Sluggish export growth may be a Canadian problem, but it is hardly a problem exclusive to Canada. Indeed, on a global basis, trade is no longer living up to its well-earned reputation of the past couple of decades as a vital driver of world economic expansion. Globalization has lost its mojo.
A new paper from Eric Lascelles, chief economist at RBC Global Asset Management Inc., notes that in the tide of globalization that buoyed the world economy for most of two decades prior to the Great Recession, global trade grew at nearly double the pace of global gross domestic product. But since the start of 2011, growth in exports has only matched that of GDP – essentially, expansion of trade has ground to a halt.
Certainly some of this is due to cyclical factors tied to the recession and the related financial crisis of the late-2000s, a rare economic storm from which little about the subsequent recovery has been normal. Export patterns are typically more volatile than those of broader economic growth – exports have higher highs in the good times and lower lows in the bad times. The below-norm export performance may, at least in part, reflect the world's slow-growth economic rut of the past few years.
Mr. Lascelles said another lingering effect of the recession and financial crisis has been a rise in protectionism – a slow upward creep in tariffs, increased regulation and other indirect government barriers to trade, and a general slowdown in international trade liberalization – that has impeded export growth.
But Mr. Lascelles estimates that cyclically-related economic and protectionist trends can only account for about half of the world's trade-growth underperformance from previous norms. The other half is more problematic: Structural changes in the global economy that have put a lid on the upside potential for trade.
The most crucial of these changes is the maturing of major emerging-market economies, especially China. As these economies have advanced and modernized and their populations have become wealthier, they have used up the low-hanging fruit to rapidly expand both their demand and their export production. The rising wages in emerging markets have also eaten into their competitive advantage as export manufacturers. Given that growth of emerging markets has slowed even as the developed world has progressed in its recovery, it suggests that we may be entering a more moderate phase in emerging-market growth.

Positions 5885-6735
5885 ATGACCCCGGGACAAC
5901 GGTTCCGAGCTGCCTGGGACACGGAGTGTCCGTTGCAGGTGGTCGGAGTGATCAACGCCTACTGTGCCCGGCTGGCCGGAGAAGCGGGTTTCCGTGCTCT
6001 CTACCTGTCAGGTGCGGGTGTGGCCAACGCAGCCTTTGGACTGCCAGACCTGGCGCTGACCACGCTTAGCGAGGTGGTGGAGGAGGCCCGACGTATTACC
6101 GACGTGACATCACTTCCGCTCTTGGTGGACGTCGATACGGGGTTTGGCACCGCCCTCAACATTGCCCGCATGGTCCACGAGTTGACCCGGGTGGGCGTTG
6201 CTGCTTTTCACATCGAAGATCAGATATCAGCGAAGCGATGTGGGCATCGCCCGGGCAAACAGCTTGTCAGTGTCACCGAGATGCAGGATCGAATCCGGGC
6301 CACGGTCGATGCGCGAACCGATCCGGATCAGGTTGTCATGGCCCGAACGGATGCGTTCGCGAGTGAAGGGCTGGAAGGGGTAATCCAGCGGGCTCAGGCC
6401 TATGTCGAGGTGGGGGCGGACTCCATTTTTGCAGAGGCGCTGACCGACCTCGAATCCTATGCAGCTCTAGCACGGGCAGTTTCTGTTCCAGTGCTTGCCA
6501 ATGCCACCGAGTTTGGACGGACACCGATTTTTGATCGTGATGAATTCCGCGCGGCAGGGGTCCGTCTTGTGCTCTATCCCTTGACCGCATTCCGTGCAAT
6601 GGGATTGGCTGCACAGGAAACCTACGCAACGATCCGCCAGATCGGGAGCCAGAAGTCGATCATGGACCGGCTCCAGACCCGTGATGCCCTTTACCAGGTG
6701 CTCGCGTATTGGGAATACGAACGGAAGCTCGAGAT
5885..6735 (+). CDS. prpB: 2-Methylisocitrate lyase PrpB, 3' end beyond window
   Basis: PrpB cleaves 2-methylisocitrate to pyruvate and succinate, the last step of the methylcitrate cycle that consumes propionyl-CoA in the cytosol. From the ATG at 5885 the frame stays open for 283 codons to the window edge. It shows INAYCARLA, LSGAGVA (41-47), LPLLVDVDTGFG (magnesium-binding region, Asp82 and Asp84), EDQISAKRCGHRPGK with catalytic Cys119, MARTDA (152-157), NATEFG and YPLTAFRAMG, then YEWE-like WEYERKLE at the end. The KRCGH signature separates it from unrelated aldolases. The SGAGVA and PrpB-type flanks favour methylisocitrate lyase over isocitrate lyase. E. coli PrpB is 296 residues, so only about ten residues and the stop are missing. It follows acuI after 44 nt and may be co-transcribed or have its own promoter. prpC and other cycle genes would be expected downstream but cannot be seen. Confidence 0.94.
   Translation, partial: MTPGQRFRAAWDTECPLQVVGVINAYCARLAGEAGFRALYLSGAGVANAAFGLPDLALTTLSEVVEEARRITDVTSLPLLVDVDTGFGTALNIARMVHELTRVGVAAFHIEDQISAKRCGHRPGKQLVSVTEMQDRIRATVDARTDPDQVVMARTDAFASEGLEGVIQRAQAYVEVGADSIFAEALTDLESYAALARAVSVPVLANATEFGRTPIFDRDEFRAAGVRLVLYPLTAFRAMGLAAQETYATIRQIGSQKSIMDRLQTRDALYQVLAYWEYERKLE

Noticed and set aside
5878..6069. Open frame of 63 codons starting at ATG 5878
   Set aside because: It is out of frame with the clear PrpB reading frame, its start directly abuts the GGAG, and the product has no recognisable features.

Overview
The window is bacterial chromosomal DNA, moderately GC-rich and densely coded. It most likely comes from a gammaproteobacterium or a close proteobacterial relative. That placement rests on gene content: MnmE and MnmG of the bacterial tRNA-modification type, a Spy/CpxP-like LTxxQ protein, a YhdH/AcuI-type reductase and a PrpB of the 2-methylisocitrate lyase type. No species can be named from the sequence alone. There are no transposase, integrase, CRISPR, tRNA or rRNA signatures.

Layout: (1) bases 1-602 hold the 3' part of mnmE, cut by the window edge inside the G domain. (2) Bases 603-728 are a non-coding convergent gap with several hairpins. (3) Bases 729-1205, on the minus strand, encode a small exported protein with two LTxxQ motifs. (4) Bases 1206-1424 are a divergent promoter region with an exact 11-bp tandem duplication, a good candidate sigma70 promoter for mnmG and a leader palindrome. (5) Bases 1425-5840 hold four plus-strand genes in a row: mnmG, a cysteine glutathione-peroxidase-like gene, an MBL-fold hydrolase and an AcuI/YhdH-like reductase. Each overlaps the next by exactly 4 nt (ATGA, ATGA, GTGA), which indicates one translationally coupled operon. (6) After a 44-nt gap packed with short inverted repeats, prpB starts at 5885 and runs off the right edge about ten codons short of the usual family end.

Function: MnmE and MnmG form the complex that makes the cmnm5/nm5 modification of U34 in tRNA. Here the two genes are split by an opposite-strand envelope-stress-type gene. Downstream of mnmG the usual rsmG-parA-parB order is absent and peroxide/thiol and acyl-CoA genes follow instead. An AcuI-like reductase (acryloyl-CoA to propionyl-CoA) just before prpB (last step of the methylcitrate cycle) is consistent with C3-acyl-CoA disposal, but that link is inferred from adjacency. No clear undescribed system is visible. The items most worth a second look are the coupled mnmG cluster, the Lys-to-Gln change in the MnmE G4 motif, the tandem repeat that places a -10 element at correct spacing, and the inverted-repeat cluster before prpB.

"In China's case, its share of global exports is now almost equal to its share of global GDP," Mr. Lascelles writes. "This hints that a sort of parity has been reached, at least for the world's largest emerging-market nation."
The lagging global trade performance certainly has the attention of the world's key economic decision-makers. The Group of 20 leaders, in their February summit in Sydney, committed to implementing policies that would add 2 per cent to the global economy, over and above projected levels, in the next five years – essentially a permanent upgrade of the world's output. Given that the G20 intends to do this "in the context of maintaining fiscal sustainability and financial sector stability," much of the focus will have to be on increased trade liberalization and the reduction of barriers to grease the flow of goods and capital.
"There are still a lot of impediments to growth, not just in specific countries but at a global level, which if removed might give us 'free' natural growth – 'free' in the sense that you don't actually have to do a fiscal shock in order to do it. Examples like trade liberalization are very powerful ways of boosting growth everywhere at once," Bank of Canada Governor Stephen Poloz said in a recent press conference, noting that the G20 commitment amounts to about $2-trillion annually to the global economy. "It's a really significant amount of money that's available, perhaps, if we remove some of these impediments to growth."
Certainly, reversing the rise in protectionism and reducing barriers to trade and investment would be a healthy step. But given the apparent structural maturation in key growth markets for global trade, not to mention the fact that the world trade system has already undergone sweeping liberalization over the past few decades, the benefits to be had from further dropping of trade barriers will certainly pale in comparison with what what the world gained from the formation of the World Trade Organization, the European Union, NAFTA, the fall of communism and the opening of the Chinese market. Simply, globalization is no longer the slam-dunk source of economic expansion that it once was. We'd best get used to it.